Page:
South Africa 13.12.2016 06:11 am

Court rules on 27% contingency deduction in RAF case

Photo: Supplied

Photo: Supplied

This after a widow sued RAF for loss of support for her and two of her children after her husband died in a car crash in March 2013.

Relying on a widow’s appearance and nature to determine her chances of remarriage in a loss of support claim was an outdated and offensive approach towards women, a North Gauteng High Court judge has said.

Judge Ronél Tolmay ruled that it was a correct and realistic approach to allow for the contingency of remarriage in determining the loss of support of a widow and her children, but stressed that the likelihood should not be based on the strength of the woman’s physical appearance.

A young Port Elizabeth widow, Lelanie Esterhuizen, turned to the court for relief when she was unable to reach a settlement with the Road Accident Fund (RAF) about the contingency deduction that should be applied to allow for the possibility of remarriage.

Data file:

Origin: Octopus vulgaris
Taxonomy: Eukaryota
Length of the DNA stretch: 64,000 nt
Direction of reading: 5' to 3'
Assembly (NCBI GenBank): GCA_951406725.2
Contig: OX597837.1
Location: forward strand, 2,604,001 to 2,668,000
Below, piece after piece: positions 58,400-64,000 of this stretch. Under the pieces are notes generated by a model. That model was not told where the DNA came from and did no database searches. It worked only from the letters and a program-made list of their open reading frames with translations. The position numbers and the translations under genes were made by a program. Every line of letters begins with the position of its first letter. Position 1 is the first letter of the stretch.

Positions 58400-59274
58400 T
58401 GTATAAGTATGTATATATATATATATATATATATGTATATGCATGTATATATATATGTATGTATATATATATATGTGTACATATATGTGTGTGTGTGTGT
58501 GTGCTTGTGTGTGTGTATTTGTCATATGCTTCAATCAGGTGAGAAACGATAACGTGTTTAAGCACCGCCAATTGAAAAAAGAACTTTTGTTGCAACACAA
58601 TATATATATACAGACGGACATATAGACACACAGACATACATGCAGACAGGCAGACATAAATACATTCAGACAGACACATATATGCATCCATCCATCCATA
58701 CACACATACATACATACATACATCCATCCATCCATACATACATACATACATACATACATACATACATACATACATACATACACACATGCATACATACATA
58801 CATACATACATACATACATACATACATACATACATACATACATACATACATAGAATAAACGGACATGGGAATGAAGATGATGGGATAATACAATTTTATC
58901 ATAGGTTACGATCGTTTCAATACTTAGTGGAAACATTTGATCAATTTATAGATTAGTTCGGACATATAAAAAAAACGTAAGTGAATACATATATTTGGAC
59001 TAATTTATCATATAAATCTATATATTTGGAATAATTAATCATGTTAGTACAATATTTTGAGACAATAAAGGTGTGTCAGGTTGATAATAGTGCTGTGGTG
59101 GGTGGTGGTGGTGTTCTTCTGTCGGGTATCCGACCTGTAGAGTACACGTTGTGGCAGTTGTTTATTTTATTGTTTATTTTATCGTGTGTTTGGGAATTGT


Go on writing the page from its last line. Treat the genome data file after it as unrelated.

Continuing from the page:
Esterhuizen sued the Road Accident Fund for loss of support for her and two of her children after her husband died in a car crash in March 2013.

The RAF conceded liability for their loss, but insisted on a 39% contingency deduction for remarriage, while the young widow argued for a much lower percentage as she had no desire to remarry and wanted to focus on her children.

She was a homemaker at the time of her husband’s death and was unable to find a job because of her level of education and lack of work experience.

Tolmay ruled that a 27% contingency would be fair.

In the past, apart from the number of children and attitude to marriage, factors like the appearance and personality of the widow were taken into account to determine the chances of remarriage.

In one such case, the court reduced the contingency because the widow was disfigured as her breast had been removed, but Tolmay said it was not in accordance with the constitutional values of dignity and equality to take a widow’s appearance and nature into consideration.

However, she said it was a realistic approach to allow for the contingency of re-marriage as it would reinstate the widow’s right to support.

Esterhuizen was relatively young and one could accept that a younger woman might be more inclined to remarry not based on appearance or desirability, she added

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